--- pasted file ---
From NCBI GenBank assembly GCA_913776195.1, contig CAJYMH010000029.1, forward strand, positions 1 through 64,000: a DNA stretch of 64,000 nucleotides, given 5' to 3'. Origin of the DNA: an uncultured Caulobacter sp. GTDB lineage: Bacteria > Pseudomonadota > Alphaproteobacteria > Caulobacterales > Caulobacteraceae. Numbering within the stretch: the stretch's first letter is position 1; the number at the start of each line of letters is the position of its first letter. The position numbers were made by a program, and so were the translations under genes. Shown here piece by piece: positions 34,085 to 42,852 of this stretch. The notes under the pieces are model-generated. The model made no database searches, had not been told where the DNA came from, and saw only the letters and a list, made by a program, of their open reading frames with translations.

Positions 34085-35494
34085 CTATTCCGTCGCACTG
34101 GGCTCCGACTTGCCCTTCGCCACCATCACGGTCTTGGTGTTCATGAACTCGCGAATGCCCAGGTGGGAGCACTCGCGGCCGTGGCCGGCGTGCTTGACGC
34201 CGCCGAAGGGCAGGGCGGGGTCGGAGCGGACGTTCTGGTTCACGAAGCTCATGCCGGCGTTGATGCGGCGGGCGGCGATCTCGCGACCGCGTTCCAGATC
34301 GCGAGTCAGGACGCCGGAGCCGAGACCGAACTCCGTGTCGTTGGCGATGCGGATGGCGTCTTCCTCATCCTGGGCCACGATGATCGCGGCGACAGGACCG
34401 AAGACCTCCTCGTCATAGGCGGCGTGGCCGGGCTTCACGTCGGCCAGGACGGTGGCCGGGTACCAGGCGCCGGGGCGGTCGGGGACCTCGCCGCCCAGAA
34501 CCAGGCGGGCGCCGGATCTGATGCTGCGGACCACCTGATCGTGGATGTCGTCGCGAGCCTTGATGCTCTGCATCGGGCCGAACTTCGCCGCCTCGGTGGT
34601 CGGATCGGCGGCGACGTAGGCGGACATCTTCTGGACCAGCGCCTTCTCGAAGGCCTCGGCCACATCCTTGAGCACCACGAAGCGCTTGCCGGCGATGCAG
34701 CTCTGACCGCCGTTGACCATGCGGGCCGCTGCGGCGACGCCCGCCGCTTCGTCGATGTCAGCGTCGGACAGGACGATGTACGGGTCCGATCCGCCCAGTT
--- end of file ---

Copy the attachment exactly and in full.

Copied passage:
From NCBI GenBank assembly GCA_913776195.1, contig CAJYMH010000029.1, forward strand, positions 1 through 64,000: a DNA stretch of 64,000 nucleotides, given 5' to 3'. Origin of the DNA: an uncultured Caulobacter sp. GTDB lineage: Bacteria > Pseudomonadota > Alphaproteobacteria > Caulobacterales > Caulobacteraceae. Numbering within the stretch: the stretch's first letter is position 1; the number at the start of each line of letters is the position of its first letter. The position numbers were made by a program, and so were the translations under genes. Shown here piece by piece: positions 34,085 to 42,852 of this stretch. The notes under the pieces are model-generated. The model made no database searches, had not been told where the DNA came from, and saw only the letters and a list, made by a program, of their open reading frames with translations.

Positions 34085-35494
34085 CTATTCCGTCGCACTG
34101 GGCTCCGACTTGCCCTTCGCCACCATCACGGTCTTGGTGTTCATGAACTCGCGAATGCCCAGGTGGGAGCACTCGCGGCCGTGGCCGGCGTGCTTGACGC
34201 CGCCGAAGGGCAGGGCGGGGTCGGAGCGGACGTTCTGGTTCACGAAGCTCATGCCGGCGTTGATGCGGCGGGCGGCGATCTCGCGACCGCGTTCCAGATC
34301 GCGAGTCAGGACGCCGGAGCCGAGACCGAACTCCGTGTCGTTGGCGATGCGGATGGCGTCTTCCTCATCCTGGGCCACGATGATCGCGGCGACAGGACCG
34401 AAGACCTCCTCGTCATAGGCGGCGTGGCCGGGCTTCACGTCGGCCAGGACGGTGGCCGGGTACCAGGCGCCGGGGCGGTCGGGGACCTCGCCGCCCAGAA
34501 CCAGGCGGGCGCCGGATCTGATGCTGCGGACCACCTGATCGTGGATGTCGTCGCGAGCCTTGATGCTCTGCATCGGGCCGAACTTCGCCGCCTCGGTGGT
34601 CGGATCGGCGGCGACGTAGGCGGACATCTTCTGGACCAGCGCCTTCTCGAAGGCCTCGGCCACATCCTTGAGCACCACGAAGCGCTTGCCGGCGATGCAG
34701 CTCTGACCGCCGTTGACCATGCGGGCCGCTGCGGCGACGCCCGCCGCTTCGTCGATGTCAGCGTCGGACAGGACGATGTACGGGTCCGATCCGCCCAGTT